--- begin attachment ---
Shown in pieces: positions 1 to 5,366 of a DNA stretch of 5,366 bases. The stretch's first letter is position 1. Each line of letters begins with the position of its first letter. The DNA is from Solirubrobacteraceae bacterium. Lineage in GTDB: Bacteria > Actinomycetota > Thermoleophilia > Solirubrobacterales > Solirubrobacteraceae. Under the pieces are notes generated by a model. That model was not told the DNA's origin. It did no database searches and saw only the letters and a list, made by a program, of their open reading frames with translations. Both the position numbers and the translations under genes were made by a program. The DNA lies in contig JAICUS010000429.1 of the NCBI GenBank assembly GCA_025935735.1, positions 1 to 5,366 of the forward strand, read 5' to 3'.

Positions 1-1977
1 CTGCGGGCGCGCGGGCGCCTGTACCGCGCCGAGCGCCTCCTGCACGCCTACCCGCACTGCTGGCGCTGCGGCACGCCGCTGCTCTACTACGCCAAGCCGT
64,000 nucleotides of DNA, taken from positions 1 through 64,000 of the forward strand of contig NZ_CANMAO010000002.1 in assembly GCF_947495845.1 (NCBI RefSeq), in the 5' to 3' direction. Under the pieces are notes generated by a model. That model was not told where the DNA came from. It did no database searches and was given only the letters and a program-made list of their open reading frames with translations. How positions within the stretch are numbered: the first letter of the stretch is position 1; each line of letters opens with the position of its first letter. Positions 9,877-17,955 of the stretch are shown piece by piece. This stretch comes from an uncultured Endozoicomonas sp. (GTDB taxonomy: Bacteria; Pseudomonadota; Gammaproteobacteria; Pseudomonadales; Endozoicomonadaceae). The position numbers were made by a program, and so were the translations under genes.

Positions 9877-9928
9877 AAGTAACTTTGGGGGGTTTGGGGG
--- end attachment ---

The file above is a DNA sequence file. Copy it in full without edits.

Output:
Shown in pieces: positions 1 to 5,366 of a DNA stretch of 5,366 bases. The stretch's first letter is position 1. Each line of letters begins with the position of its first letter. The DNA is from Solirubrobacteraceae bacterium. Lineage in GTDB: Bacteria > Actinomycetota > Thermoleophilia > Solirubrobacterales > Solirubrobacteraceae. Under the pieces are notes generated by a model. That model was not told the DNA's origin. It did no database searches and saw only the letters and a list, made by a program, of their open reading frames with translations. Both the position numbers and the translations under genes were made by a program. The DNA lies in contig JAICUS010000429.1 of the NCBI GenBank assembly GCA_025935735.1, positions 1 to 5,366 of the forward strand, read 5' to 3'.

Positions 1-1977
1 CTGCGGGCGCGCGGGCGCCTGTACCGCGCCGAGCGCCTCCTGCACGCCTACCCGCACTGCTGGCGCTGCGGCACGCCGCTGCTCTACTACGCCAAGCCGT
64,000 nucleotides of DNA, taken from positions 1 through 64,000 of the forward strand of contig NZ_CANMAO010000002.1 in assembly GCF_947495845.1 (NCBI RefSeq), in the 5' to 3' direction. Under the pieces are notes generated by a model. That model was not told where the DNA came from. It did no database searches and was given only the letters and a program-made list of their open reading frames with translations. How positions within the stretch are numbered: the first letter of the stretch is position 1; each line of letters opens with the position of its first letter. Positions 9,877-17,955 of the stretch are shown piece by piece. This stretch comes from an uncultured Endozoicomonas sp. (GTDB taxonomy: Bacteria; Pseudomonadota; Gammaproteobacteria; Pseudomonadales; Endozoicomonadaceae). The position numbers were made by a program, and so were the translations under genes.

Positions 9877-9928
9877 AAGTAACTTTGGGGGGTTTGGGGG